Top US universities including Cornell, Columbia, Wellesley, and the University of Pennsylvania are on a list of schools the federal Department of Education is investigating for antisemitism and Islamophobia.
"Hate has no place in our schools, period. When students are targeted because they are—or are perceived to be—Jewish, Muslim, Arab, Sikh, or any other ethnicity or shared ancestry, schools must act to ensure safe and inclusive educational environments where everyone is free to learn,” Education Miguel Cardona said in a statement on Thursday.
“These investigations underscore how seriously the Biden-Harris Administration, including the US Department of Education, takes our responsibility to protect students from hatred and discrimination.”
The DOE did not specify which incidents were under investigation at the listed institutions, a group that also included New York’s Cooper Union, Pennsylvania’s Lafayette College, and a Kansas public school district.
The Independent has contacted the universities for comment.
“We have received the notification letter from the Department of Education’s Office of Civil Rights and will cooperate with any investigation,” Columbia said.
The University of Pennsylvania told The Independent it was looking forward to “cooperating fully” with the investigation.
“The University is taking clear and comprehensive action to prevent, address, and respond to antisemitism, with an action plan anchored in the National Strategy to Counter Antisemitism,” a Penn spokesman said in an email. “[Penn president] President [M Elizabeth] Magill has made clear antisemitism is vile and pernicious and has no place at Penn; the University will continue to vigilantly combat antisemitism and all forms of hate.”
Cornell said it was unable to comment.
“Wellesley has been committed to addressing issues of antisemitism on our campus and will continue to work to create an environment that supports free expression and rejects all forms of hate and discrimination,” the university said in a statement to CNN.
The school said in email to The Independent that the DOE was investigating two incidents: a teach-in in which “faculty shared historical context and perspective on the Israel/Palestine conflict with students,” and an incident in which residence hall leaders expressed criticisms of Zionism in a message to residents.
“Our Student Life team met with these students and talked about their role and responsibility to support all students,” Wellesley president Paula A Johnson said in an October letter to students about the incident. “They have since sent an apology to all students in the residence hall. That these young leaders were able to learn from this episode gives me hope.”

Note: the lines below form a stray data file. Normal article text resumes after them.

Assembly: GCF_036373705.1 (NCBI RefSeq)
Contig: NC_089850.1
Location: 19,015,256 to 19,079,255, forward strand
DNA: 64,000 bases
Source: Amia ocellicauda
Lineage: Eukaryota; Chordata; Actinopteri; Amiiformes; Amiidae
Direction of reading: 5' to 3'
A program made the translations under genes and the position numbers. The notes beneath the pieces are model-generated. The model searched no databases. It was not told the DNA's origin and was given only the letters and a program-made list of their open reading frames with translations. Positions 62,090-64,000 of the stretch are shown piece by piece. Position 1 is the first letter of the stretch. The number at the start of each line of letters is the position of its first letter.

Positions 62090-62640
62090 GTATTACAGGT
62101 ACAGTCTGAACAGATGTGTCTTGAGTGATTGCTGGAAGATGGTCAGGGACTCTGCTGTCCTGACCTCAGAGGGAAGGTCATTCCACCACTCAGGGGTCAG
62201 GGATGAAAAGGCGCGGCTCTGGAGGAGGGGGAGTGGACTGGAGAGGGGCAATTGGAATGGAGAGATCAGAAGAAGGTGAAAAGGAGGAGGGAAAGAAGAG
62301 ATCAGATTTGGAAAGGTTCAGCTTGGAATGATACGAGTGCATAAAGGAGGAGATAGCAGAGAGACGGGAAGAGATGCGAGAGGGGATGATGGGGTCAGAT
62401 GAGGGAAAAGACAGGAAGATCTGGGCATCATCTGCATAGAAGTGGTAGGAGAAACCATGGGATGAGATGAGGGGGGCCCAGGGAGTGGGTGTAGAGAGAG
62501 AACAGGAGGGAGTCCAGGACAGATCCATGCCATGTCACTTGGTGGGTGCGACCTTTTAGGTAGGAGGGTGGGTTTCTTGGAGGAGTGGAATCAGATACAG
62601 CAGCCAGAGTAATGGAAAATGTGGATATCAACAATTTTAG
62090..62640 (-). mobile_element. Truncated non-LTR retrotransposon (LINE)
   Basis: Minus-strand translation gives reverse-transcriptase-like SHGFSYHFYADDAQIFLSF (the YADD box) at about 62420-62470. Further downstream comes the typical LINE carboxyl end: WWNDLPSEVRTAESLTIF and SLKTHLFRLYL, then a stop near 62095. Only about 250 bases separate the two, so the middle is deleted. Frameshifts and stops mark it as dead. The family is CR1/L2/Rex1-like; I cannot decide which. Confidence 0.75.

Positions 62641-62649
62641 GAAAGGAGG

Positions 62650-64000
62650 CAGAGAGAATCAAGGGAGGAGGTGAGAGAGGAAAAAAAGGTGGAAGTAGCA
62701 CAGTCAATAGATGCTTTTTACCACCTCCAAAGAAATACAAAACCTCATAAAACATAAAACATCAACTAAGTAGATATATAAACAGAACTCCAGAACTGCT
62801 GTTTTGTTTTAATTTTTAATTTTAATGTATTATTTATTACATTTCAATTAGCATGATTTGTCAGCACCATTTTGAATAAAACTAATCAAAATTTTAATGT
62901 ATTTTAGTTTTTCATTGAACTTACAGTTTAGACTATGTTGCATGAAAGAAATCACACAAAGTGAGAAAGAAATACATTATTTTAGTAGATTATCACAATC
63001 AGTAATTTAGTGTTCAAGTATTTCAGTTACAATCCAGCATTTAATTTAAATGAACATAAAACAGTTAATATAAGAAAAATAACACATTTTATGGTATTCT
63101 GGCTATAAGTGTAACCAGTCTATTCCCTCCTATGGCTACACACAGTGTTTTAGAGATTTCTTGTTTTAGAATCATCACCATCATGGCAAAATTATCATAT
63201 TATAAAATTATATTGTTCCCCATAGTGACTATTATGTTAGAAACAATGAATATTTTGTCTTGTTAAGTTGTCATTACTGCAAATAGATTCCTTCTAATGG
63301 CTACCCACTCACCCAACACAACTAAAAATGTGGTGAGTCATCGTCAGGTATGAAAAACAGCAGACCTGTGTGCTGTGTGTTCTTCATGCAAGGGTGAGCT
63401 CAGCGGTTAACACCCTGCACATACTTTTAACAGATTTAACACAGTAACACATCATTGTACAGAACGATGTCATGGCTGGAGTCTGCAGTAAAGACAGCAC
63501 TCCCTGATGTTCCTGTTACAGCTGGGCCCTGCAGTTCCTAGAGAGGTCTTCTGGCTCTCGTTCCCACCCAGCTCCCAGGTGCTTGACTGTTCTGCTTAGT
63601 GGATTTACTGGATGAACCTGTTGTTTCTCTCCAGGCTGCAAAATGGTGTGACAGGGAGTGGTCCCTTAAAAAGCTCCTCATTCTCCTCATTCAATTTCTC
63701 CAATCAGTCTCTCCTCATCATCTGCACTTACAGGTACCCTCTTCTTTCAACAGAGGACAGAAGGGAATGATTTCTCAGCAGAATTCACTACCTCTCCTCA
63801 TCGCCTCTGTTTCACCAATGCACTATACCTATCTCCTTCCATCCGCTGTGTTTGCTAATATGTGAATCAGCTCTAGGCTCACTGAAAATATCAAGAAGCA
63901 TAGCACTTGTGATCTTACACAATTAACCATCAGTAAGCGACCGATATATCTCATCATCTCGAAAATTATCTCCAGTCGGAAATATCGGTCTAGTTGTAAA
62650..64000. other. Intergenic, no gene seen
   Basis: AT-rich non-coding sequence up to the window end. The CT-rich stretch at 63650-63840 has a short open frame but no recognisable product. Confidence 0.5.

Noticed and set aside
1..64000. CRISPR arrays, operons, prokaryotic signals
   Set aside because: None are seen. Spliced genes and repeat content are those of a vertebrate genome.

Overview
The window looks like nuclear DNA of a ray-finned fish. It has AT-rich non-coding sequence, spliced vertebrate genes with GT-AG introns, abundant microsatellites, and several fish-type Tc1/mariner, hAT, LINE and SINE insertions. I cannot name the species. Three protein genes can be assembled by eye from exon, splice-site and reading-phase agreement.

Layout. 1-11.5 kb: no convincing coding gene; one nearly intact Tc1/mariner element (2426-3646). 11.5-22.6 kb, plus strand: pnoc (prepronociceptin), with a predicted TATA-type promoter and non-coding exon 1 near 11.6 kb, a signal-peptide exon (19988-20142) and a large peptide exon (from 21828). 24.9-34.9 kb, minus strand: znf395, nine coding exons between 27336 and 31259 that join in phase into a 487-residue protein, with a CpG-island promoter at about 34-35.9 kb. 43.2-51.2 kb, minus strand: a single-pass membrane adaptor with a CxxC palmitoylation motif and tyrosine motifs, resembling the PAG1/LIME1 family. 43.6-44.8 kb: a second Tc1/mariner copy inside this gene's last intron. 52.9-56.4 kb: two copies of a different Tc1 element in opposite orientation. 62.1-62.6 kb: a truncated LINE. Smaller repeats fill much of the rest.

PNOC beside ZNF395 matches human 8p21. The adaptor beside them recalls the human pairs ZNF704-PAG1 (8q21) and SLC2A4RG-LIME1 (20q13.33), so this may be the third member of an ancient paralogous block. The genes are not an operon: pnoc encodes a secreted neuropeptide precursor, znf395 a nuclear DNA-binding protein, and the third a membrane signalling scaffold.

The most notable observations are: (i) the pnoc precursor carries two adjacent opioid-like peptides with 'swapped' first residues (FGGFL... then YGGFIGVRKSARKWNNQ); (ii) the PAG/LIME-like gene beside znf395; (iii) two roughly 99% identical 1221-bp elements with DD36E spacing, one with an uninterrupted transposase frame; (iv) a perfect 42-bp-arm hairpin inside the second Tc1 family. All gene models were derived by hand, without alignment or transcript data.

In a letter to students, Lafayette president Nicole Hurd described the incident that’s being investigated on its campus.
“There was a problematic poster at a peaceful event on Oct. 25 that was quickly addressed,” the letter reads. “The College maintains a firm stance against antisemitism, Islamophobia, and hate speech of any kind.”
As The Independent has reported, campuses across the US have been at the epicentre of cultural tensions surrounding the Israel-Hamas war.
Students, including both Jews and Muslims, and those who identify as supporters and critics of Israel, have been attacked, harassed, and threatened.
In October, a 19-year-old was charged with hate crimes for allegedly assaulting an Israeli student at Columbia University for hanging posters about Israeli civilian deaths and hostages.
On 31 October, a 21-year-old junior at New York’s Cornell University named Patrick Dai was arrested for allegedly making a series of extreme violent threats towards the school’s Jewish population.
Earlier this month, at Stanford University in California, an Arab Muslim student was struck in a hit-and-run, with the driver allegedly yelling, “F*** you and your people,” in what the California Highway Patrol and Santa Clara County Sheriff’s Office are investigating as a hate crime.
The Anti-Defamation League, a civil rights group that tracks antisemitism and other forms of extremism, says it has seen a 400-per cent increase in antisemitic incidents across the US since the war started, from vandalism and assault to “anti-Israel rallies” and events with “implicit support for Hamas”.
“This is a threat that is reaching, in some way, sort of historic levels,” FBI director Christopher Wray testified before Congress in October. “In fact, our statistics would indicate that for a group that represents only about 2.4 per cent of the American public, they account for something like 60 per cent of all religious-based hate crimes.”